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The Value and Truth About Choices

I got to thinking about our human tendency to not want to be told what to do. Those who trust in their lives and make choices easily were lucky enough to have their caregivers make the right choices for them. So that they were then able to make the right choices for themselves.

The two year-old refuses to do what I ask. She has no self-control and she’s frightened of that. She needs my control, wants me to prove she’s worth it. Even if she doesn’t seem to be scared, she is still a wild beast in need of help taming herself. She needs my commands to be unquestionable. Some are sometimes negotiable but in the end, the adults are always driving. She is always a little better when she comes out of the Thinking Chair.

Fiona's ink on the value and truth about choices on shalavee.com

The ten year-old doesn’t want to eat his breakfast. Or his lunch. Or his dinner. Wants to show he has power over his choices and his body. He pretends he doesn’t hear you. He seems lazy, making bad choices. He still wants/needs me to make it clear that there are no other choices. Because once he just accepts life’s necessities, he can get on to the more important choices he needs to make about his happiness and success and love. He is still hoping he means enough to me for me to reprimand him.

Fiona looking it up on the value and truth about choices on shalavee.com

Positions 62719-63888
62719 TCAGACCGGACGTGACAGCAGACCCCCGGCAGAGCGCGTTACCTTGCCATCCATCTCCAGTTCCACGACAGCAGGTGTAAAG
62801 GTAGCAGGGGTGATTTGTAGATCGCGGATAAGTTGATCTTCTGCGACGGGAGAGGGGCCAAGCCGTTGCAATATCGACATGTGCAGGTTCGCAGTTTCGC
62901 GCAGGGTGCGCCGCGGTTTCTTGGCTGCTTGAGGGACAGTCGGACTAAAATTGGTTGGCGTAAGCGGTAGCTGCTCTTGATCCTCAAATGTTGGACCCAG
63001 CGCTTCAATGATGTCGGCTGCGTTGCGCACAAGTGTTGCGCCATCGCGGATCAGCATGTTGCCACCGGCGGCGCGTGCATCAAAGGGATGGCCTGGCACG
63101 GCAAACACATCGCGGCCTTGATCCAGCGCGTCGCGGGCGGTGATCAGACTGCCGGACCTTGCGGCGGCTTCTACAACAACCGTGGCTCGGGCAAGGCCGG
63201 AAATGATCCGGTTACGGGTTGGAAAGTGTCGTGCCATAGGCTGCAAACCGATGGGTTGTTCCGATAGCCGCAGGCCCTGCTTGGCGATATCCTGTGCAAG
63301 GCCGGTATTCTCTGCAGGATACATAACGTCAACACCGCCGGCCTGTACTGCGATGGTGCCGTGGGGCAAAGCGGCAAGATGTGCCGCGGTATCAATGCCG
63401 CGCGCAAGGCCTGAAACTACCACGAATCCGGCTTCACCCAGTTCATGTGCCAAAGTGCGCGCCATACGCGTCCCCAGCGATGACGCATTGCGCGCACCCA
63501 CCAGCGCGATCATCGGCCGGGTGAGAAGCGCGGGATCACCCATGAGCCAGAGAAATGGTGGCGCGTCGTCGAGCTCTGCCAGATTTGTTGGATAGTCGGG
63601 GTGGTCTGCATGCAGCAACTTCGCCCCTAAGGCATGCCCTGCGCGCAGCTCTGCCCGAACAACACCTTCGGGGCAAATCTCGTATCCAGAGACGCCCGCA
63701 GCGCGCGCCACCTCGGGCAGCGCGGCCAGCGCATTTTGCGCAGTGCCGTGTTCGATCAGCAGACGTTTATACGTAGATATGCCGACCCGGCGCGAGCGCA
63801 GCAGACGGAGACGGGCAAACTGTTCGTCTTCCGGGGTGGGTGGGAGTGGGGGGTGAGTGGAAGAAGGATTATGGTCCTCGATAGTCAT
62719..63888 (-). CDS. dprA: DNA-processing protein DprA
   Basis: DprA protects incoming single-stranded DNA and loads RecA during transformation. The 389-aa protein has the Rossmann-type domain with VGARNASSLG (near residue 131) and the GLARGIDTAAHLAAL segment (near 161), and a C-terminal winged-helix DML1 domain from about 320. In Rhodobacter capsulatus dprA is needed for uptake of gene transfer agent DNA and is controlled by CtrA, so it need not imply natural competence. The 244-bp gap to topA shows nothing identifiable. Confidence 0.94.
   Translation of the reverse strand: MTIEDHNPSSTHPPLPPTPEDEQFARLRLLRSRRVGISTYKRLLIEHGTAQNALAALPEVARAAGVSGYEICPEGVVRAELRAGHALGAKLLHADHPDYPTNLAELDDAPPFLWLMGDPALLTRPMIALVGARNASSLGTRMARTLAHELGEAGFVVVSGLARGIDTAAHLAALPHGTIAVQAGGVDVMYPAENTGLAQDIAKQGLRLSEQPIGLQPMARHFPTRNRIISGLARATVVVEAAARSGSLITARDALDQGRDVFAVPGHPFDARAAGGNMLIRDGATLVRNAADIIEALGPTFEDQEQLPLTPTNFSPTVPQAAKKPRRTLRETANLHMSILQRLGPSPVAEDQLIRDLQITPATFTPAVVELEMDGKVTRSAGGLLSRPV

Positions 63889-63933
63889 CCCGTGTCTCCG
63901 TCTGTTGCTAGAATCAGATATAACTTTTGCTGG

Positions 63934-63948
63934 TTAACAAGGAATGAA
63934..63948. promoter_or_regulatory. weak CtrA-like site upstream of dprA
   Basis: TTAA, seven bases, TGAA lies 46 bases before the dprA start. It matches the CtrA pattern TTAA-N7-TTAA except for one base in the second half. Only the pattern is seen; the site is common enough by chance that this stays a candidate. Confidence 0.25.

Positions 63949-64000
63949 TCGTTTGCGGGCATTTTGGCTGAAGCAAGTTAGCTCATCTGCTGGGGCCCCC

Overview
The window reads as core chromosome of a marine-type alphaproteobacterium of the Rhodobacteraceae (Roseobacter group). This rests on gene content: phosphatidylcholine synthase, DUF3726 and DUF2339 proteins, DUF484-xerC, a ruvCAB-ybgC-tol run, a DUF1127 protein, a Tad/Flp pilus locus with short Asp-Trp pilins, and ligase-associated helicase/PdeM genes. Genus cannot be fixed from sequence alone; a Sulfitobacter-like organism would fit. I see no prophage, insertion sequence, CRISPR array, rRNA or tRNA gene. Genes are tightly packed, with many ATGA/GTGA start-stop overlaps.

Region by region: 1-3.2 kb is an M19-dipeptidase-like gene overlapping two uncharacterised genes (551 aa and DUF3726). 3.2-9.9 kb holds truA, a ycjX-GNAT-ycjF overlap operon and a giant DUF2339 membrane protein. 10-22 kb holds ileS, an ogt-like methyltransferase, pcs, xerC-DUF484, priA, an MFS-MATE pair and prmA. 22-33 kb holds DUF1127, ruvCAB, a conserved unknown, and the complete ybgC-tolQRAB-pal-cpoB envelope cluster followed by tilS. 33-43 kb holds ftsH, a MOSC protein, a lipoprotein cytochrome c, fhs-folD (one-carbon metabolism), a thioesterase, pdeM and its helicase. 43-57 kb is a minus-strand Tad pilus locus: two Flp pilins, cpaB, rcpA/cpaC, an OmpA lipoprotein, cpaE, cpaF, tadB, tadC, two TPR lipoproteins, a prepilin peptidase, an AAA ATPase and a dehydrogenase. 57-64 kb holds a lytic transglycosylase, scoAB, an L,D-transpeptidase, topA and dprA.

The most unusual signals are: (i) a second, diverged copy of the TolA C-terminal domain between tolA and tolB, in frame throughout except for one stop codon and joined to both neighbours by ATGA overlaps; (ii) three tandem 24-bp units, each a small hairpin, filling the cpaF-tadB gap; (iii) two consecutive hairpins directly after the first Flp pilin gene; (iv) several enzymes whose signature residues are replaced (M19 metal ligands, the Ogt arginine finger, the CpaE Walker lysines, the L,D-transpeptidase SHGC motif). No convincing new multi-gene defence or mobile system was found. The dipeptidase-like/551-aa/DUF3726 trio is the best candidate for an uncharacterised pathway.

The teen, the one who doesn’t have a parent in his face continuing to create boundaries for him? He’s now sure he’s not worth it. He makes his contrary choices just to see what authorities will do. To see if they can disprove what he already knows. That he sucks and is still not worth being cared for, taught self-restraint and self-care, being made to believe he matters. He has now become the world’s problem. His dance with questioning authority may eventually be everyone’s problem.

Me and my kids on the vlue and truth about choices on shalavee.com

Now as parents to ourselves, we do have a choice. To take it easy or to go work on it. Refusing to do what we need to do, what we know is right for us, isn’t really a choice though. Our inner child is watching how we treat them. For instance, going to the grocery store lets our inner child know their basic needs are worth caring for.  Ignoring our mental and physical needs to be healthy says we are not worth loving. Sometimes we have to do stuff we don’t like. Like limiting our calorie intake. But we are also smart enough parents to reward ourselves for a job well done. A reward means so much more when it’s earned. We get to choose that too.

Every choice is really easier when we think of a bigger picture of love and care. One that takes care of us, those we love, and then the greater world. When our true choices appear to us, we are happier and clearer people who raise happy clear little people.

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